Spain records its highest inflation rate in 37 years, and this is how Spaniards live it


Key facts:
  • Compared to March 2021, the price increase is close to double digits.

  • Excluding food and energy, core inflation rose to 3.4%.

The estimated annual inflation rate in Spain for the month of March rose to 9.8%, according to advance estimates of the Consumer Price Index (CPI) released on Wednesday, March 30, by the National Institute of Statistics (INE) of the country. According to the report, this is the highest annual consumer price growth rate since May 1985.

National Institute of Statistics report on the consumer price index for the month of March Reflects an increase of more than two percentage points compared to the annual increase recorded in FebruaryWhich amounted to 7.6% compared to February 2021.

“This development is due to the generalized increases in most of its components [del IPC]. Among them, it is worth noting the increases in electricity, fuel, fuel and soft drinks, which were greater this month than in March 2021, says the National Institute of Statistics.

On the other hand, the annual variation of the so-called core inflation, which does not include unprocessed food and energy products, rose to 3.4%. This is the largest increase in this rate since September 2008, according to the National Institute of Statistics.

Impact of the war on the Spanish economy

The fact that the record rise in inflation is mostly due to increases in food and energy, It means that the invasion of Ukraine played an important role in the final figure for March, which is almost two digits. According to local media, for the head of the Spanish government, Pedro Sanchez, the record price increase “73%” is attributed to the impact of the war in Ukraine.

«At 73%, [el aumento] “This is explained by the exorbitant price of energy and unprocessed food, which has been exacerbated by the war in Ukraine,” the Spanish president said during his appearance before Congress to present a report on the latest European and NATO summits. The president said the emergency plan approved by the Cabinet on Tuesday 29th would allow “bending the inflation curve and stabilizing the cost of living”.

Spaniards reject increases

The Funcas Analysis Center, dedicated to researching social and economic interaction in Spain, estimates that Annual average inflation in 2022 will grow to 6.8%. Taking into account the emergency plan approved by the government, it could drop to 5.8%, says Funcas, who stresses in any case that the estimate is “very high”.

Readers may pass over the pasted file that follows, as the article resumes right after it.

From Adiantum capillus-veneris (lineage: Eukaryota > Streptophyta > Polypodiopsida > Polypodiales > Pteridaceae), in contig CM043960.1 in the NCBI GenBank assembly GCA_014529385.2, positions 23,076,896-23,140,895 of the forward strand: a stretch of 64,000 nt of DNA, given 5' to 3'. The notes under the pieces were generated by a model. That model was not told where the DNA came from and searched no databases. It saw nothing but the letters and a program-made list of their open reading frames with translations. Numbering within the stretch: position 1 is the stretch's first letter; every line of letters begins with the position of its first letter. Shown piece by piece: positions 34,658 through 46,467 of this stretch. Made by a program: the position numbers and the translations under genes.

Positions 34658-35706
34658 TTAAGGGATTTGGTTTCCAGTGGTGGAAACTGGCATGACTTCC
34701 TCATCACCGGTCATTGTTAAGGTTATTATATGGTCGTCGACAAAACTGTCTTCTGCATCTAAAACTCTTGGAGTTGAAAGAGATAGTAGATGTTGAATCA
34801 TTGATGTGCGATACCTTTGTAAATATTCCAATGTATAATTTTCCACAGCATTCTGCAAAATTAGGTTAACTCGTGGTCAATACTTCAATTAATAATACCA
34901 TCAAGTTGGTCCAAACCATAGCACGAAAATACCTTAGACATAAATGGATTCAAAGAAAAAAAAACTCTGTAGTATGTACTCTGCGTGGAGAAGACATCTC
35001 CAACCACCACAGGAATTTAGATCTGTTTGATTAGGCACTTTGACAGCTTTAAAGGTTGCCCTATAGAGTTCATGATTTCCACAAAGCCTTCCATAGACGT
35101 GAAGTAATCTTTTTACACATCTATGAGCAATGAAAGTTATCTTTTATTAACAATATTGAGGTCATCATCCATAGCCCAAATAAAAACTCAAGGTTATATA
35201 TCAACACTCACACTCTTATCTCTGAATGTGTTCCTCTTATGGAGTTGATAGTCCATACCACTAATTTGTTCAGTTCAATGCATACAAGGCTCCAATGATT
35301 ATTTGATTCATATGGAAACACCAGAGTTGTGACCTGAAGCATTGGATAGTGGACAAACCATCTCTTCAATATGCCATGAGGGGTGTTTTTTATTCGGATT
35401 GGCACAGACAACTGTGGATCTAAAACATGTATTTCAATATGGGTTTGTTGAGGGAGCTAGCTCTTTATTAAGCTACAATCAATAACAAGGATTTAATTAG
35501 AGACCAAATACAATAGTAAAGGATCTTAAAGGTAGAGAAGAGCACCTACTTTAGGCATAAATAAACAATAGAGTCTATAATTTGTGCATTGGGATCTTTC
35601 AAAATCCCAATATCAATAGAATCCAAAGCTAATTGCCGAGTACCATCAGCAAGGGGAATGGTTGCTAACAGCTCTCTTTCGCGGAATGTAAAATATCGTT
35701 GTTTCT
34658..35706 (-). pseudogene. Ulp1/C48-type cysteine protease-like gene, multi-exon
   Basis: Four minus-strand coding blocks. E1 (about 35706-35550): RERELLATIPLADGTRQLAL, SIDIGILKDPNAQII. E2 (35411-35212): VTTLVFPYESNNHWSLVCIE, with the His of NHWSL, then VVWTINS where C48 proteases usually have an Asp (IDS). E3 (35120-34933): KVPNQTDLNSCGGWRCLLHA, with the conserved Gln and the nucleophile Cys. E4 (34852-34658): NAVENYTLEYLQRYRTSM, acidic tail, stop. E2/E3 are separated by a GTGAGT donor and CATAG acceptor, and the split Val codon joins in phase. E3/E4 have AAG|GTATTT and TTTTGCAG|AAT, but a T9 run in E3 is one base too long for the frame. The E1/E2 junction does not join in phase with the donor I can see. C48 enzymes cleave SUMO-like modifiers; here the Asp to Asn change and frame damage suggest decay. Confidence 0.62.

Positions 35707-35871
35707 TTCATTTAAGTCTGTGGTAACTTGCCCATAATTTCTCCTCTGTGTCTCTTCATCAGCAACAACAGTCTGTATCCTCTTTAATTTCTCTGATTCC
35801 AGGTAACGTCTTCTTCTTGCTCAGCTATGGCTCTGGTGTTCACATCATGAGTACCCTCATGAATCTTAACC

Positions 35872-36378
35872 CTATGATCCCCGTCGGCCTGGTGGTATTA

In 2021, the average annual inflation was 3.1%, which means an increase in it of almost 100%, and the figure for March is more than three times the average in 2021.

On social media There is a widespread rejection of the annual inflation rate of nearly 10% in March, Especially with regard to attributing the price increase to the war between Russia and Ukraine. Twitter user @PauBarbut is following the trend of highlighting that Spain has the highest inflation rate in Europe. “Spain suffers twice as much from inflation as France. Putin’s war is not the same for everyone. Sanchez’s government is made up of useless sectarians.”

Another user, VidalQuadras, refutes 73% of the responsibility the war will bear in increasing inflation, according to the prime minister. we will, The increase from 7.6% in February to 9.8% recorded in March was only 31%.. “The 73% figure that Sanchez presented in Congress is simply an invention. His rudeness had never been heard before.”

User @josemgutierrez notes: “Inflation in Spain today is higher than in Venezuela, who would say?” According to figures from the Central Bank of Venezuela, the changes in the National Consumer Price Index (INPC) for January 2022 were 6.7%. This indicator fell to 2.9% for the month of February, according to the issuer.

On the other hand, uncertainty in the face of escalating inflation can create opportunity for Bitcoin and cryptocurrencies, Because it represents an alternative way to invest.

In an interview with CriptoNoticias, a BitBase representative Enrique de los Reyes tells how economic difficulties in Spain four years ago allowed the start of installing a network of Bitcoin ATMs that has already been extended to 85 machines. The executive says, “When a country does worse, crypto adoption is better.”

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